They come from the land of glitz and glamour, so the Los Angeles Sparks know all about bling, bling and more bling.
On Saturday night, they brought the real gaudy kind to Chicago, in the form of an outrageously sparkly shooting percentage.
The Sparks, playing without injured Naperville native and star forward Candace Parker (knee), hit 56 percent of their shots, 58 percent of them while building a 16-point halftime lead, en route to an 88-84 victory in front of 5,909 at the Allstate Arena.
"Credit to them, they're a great offensive team," said Sky reserve guard Erin Thorn of the Sparks, who lead the WNBA in 3-point shooting percentage at a sizzling 45 percent.
"But we were giving them a lot of open looks. And when you get a team confident to start a game, the basket gets big, the ball gets small, and everything starts going in."
The Sparks, 7-10 after snapping a four-game losing streak, were extremely on target from 3-point range. They hit 56 percent of their long-range shots (5 of 9) in the first half as they coasted into the locker room with a 51-35 halftime lead.
It was the perfect storm for the Sky, which was foiled not only by the Sparks' hot shooting but by its own defensive lapses, a shortcoming that was uncharacteristic of most games this season.
The Sky, which picked up its third loss in four games and dropped to 9-11, entered the game as one of the best defensive teams, holding opponents to a WNBA-low 40.5 percent field-goal percentage.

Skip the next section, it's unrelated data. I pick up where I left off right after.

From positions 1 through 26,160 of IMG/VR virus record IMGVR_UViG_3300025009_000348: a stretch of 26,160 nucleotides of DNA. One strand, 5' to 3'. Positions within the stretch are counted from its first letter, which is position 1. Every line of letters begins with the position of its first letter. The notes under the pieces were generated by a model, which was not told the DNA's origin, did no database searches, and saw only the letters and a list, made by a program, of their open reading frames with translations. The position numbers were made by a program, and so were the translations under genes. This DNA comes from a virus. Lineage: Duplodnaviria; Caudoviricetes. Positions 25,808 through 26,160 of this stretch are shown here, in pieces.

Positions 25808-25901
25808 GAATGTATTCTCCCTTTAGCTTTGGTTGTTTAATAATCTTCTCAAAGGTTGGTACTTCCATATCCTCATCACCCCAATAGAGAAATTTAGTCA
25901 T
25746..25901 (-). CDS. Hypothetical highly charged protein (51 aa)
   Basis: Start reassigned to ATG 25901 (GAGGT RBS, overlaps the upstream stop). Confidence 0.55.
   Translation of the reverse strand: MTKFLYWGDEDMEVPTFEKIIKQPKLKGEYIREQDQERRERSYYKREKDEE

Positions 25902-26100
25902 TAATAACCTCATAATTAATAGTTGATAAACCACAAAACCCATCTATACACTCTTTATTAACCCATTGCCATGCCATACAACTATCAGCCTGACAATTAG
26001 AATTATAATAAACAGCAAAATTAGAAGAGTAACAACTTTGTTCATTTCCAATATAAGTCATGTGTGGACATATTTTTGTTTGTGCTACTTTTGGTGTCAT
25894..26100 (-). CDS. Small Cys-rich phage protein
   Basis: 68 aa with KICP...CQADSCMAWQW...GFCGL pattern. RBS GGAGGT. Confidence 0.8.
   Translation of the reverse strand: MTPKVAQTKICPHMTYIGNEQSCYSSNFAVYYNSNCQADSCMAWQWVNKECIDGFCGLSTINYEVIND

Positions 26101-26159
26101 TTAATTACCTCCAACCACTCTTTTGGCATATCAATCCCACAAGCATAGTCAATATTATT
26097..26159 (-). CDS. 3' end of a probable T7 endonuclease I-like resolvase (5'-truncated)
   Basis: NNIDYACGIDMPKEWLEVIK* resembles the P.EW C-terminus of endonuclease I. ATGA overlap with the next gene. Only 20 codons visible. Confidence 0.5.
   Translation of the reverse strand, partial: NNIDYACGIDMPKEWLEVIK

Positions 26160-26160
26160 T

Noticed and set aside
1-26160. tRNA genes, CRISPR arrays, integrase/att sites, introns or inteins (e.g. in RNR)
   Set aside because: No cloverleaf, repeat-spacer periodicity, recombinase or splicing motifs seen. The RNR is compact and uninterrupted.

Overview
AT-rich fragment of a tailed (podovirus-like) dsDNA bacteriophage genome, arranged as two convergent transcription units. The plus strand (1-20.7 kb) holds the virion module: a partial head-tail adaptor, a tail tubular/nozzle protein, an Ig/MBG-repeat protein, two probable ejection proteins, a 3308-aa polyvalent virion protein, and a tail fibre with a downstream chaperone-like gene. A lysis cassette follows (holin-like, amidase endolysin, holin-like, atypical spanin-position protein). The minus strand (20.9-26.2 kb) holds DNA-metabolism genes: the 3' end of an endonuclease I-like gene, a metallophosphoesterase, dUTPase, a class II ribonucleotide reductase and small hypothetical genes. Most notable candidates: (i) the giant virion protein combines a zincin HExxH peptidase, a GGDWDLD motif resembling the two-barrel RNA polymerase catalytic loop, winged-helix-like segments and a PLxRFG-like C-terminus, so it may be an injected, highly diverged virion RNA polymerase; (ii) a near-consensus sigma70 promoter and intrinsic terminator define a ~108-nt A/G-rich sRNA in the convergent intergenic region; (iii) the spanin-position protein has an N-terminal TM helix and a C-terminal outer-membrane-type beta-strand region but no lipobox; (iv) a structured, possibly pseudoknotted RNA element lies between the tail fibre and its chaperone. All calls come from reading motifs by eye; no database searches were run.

"They're good shooters, credit them," Sky coach Pokey Chatman said of the Sparks. "But I'm also a good shooter if I can catch it, set my feet, fix the ball, read it. They were wide open. That was their good offense but also our lack of discipline defensively."
Defensive discipline improved in the second half.
After rolling up 51 first-half points, the Sparks managed just 37 in the second half. Individual players also were kept in much better check. For instance, forward DeLisha Milton-Jones led Los Angeles with 19 points but scored only 2 after halftime.
But 20 minutes of basketball isn't enough for most teams, let alone the young Sky, Chatman warns.
"We lost the game in the first half," Chatman said. "We're not good enough to play 20-minute games. We're not good enough to come back from (huge deficits). We don't have the depth. We don't have the experience. We're not that team. We have to play hard early. We have to play ugly."
Two pretty parts of the Sky's effort came from the bench. Thorn scored a team-high 17 points, hitting 5 of 6 of her 3-pointers. Forward Shay Murphy, brought in this week on a seven-day contract, scored 10 points and pulled down 7 rebounds.
Chatman said she will sign Murphy to another seven-day contract starting Sunday.
"I was excited for the opportunity to be able to play and learn from someone like Pokey," Murphy said. "I'm the type of player that I just want to help the team out and do whatever I can."
The Sky also got 16 points from both Epiphanny Prince and Sylvia Fowles. A total of five players scored in double figures for the Sparks, including former Sky guard Kristi Toliver (12).
•Patricia Babcock McGraw, who covers the WNBA for the Daily Herald, also provides color commentary for Chicago Sky broadcasts.